This Food Brexit Briefing brings together three interlinked issues that demand policy attention as the clock ticks towards Brexit:
- The question of whether the Government is paying enough attention to agri-food in the negotiating process, given its central role in both public wellbeing and the national economy.
- The threat a careless Brexit poses to the UK’s short-term food security – and any long-term attempt to develop a genuinely sustainable food strategy for the whole of the UK.
- The risk generated to the UK’s status as a potential trading partner of the EU by the Food Standards Agency’s decision to press ahead with major reform of UK food safety regulation, at a time when regulatory stability and clarity have never been more important.
The report was written by FRC’s Professor Tim Lang, with Professor Erik Millstone (Sussex), Tony Lewis (Head of Policy at Chartered Institute for Environmental Health) and Professor Terry Marsden (Cardiff). It takes stock of ‘food Brexit’ and argues that a hard Brexit or no-deal Brexit (and retreat to WTO rules) would imperil the sustainability and security of Britain’s food supply.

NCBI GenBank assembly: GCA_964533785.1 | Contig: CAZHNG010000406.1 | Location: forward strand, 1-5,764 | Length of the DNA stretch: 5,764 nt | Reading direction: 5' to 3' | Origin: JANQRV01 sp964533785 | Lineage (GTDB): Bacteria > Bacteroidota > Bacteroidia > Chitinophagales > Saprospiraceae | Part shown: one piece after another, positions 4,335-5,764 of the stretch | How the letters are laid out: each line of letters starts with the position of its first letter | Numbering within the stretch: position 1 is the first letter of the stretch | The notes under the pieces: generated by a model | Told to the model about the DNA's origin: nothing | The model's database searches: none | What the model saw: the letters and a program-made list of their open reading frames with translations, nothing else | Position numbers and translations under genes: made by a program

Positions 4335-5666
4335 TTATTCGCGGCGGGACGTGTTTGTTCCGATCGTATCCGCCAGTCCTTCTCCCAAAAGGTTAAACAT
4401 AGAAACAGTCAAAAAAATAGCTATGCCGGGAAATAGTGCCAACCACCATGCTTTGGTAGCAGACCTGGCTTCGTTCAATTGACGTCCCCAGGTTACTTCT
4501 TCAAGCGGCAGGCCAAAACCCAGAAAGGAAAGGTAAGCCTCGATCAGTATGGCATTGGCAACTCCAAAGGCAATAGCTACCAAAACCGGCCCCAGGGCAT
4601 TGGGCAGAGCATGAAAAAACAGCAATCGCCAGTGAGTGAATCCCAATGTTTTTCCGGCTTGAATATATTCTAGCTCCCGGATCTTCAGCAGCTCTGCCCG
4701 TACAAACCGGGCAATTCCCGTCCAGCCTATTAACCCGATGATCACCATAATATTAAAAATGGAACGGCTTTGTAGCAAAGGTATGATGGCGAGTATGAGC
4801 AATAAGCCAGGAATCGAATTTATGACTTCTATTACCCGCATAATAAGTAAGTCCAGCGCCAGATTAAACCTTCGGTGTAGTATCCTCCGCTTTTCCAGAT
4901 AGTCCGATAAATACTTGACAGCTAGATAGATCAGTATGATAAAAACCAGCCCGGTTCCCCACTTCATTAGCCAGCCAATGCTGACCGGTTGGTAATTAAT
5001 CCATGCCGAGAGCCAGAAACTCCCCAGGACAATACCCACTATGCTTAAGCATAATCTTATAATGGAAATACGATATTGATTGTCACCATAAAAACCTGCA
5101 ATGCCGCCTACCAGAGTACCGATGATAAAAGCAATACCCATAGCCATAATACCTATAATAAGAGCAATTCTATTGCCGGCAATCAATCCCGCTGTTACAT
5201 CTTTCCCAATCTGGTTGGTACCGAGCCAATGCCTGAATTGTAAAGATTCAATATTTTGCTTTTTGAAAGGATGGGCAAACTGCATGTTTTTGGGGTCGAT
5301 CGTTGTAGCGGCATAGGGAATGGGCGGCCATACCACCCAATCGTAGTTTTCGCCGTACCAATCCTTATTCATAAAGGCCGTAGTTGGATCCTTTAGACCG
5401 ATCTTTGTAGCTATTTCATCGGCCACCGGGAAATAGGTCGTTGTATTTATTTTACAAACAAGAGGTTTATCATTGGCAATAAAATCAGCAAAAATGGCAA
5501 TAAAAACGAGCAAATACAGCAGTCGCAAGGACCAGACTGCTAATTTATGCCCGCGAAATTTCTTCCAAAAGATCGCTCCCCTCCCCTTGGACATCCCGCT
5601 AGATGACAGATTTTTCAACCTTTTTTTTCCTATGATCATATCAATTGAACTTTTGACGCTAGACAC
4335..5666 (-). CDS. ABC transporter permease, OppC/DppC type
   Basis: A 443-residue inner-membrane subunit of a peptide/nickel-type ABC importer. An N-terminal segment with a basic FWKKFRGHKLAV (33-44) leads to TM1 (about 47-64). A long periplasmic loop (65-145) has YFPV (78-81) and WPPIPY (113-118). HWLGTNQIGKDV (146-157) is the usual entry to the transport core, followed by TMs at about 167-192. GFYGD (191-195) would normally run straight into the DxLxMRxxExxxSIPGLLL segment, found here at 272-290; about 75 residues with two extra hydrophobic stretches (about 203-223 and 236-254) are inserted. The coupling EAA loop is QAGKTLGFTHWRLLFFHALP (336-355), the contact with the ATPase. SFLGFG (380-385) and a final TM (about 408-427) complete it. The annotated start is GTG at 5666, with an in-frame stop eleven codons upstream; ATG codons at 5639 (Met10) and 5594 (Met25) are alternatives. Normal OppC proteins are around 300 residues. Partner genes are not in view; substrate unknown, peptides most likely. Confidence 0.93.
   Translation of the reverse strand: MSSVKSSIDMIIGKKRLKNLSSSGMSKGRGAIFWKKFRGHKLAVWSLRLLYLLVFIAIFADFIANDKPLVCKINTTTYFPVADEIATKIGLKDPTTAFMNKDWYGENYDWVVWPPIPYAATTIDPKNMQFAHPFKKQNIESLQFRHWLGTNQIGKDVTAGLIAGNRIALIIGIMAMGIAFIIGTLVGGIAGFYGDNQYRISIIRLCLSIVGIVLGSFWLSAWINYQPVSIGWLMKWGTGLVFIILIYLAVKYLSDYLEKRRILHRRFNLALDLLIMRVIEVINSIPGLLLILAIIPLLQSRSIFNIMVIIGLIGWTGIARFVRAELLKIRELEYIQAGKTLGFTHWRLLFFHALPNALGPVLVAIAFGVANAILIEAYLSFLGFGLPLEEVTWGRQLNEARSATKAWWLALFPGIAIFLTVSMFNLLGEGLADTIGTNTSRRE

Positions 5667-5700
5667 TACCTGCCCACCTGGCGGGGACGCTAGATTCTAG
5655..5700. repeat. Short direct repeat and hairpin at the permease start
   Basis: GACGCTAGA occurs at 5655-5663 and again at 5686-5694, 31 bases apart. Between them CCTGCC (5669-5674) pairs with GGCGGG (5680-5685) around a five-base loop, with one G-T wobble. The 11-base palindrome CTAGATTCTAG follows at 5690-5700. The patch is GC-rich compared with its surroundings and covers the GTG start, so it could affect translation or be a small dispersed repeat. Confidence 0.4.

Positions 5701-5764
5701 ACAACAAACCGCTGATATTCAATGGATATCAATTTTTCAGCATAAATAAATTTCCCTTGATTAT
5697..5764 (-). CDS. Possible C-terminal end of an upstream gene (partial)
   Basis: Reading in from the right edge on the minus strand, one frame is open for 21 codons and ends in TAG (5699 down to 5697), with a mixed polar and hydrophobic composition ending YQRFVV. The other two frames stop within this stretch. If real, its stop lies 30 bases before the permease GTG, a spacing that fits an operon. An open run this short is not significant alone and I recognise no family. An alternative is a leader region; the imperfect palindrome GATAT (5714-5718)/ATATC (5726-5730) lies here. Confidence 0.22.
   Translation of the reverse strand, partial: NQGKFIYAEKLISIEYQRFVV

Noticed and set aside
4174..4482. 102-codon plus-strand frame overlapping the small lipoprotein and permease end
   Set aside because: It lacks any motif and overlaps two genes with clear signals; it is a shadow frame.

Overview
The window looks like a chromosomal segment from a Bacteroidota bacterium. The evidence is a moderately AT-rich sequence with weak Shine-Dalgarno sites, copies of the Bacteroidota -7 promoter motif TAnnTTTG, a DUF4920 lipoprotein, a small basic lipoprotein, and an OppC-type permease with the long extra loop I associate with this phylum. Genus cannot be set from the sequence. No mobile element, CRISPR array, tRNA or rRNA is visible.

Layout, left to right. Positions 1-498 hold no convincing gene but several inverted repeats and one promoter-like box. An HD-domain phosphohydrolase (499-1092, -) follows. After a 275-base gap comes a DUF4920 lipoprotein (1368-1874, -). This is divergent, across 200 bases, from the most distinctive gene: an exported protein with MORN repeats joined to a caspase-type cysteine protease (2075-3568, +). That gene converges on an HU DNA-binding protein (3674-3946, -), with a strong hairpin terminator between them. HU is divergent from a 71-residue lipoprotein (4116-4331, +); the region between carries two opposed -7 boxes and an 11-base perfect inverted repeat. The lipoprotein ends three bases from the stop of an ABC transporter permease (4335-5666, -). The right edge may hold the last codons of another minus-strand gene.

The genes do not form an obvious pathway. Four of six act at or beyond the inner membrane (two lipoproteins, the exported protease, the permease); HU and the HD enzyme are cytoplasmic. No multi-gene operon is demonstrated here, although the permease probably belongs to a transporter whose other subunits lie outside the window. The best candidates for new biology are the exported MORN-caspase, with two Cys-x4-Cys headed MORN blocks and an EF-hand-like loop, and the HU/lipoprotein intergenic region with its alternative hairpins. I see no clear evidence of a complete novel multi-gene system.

The report recommends that the Government should:
- Maintain a clear and explicit focus on the potential adverse effects of Brexit on food security in the UK, while negotiating the UK’s future trading relationships with the EU and other jurisdictions.
- Publish Brexit impact studies on the UK’s agricultural and food system for the White Paper and Chequers Statement and any subsequent proposals.
- Ensure that high food standards remain at the heart of any future trade deals.
- Provide clarity on its proposed migration policy, taking account of the contributions that non-UK citizens of the EU are making to the quantity and quality of the UK’s food supply and services.
- Avoid a hard Food Brexit at all costs.The UK must not retreat to a WTO-rules-based regime. The EU would then categorise the UK as a ‘3rd Country’, which could be a recipe for chaos.
- Create a new Sustainable Food Security Strategy. This would engage with the complexities of the food system and the multiple criteria by which it should be evaluated; and identify clear priorities and pathways for progress.
The report also calls on the Food Standards Agency to:
- Address the calls for clarification and evidence posed in the paper in respect of its Regulating Our Future (ROF) Where such clarification or evidence is not available, then the Agency should modify or suspend the introduction of its proposals, at least until after Brexit.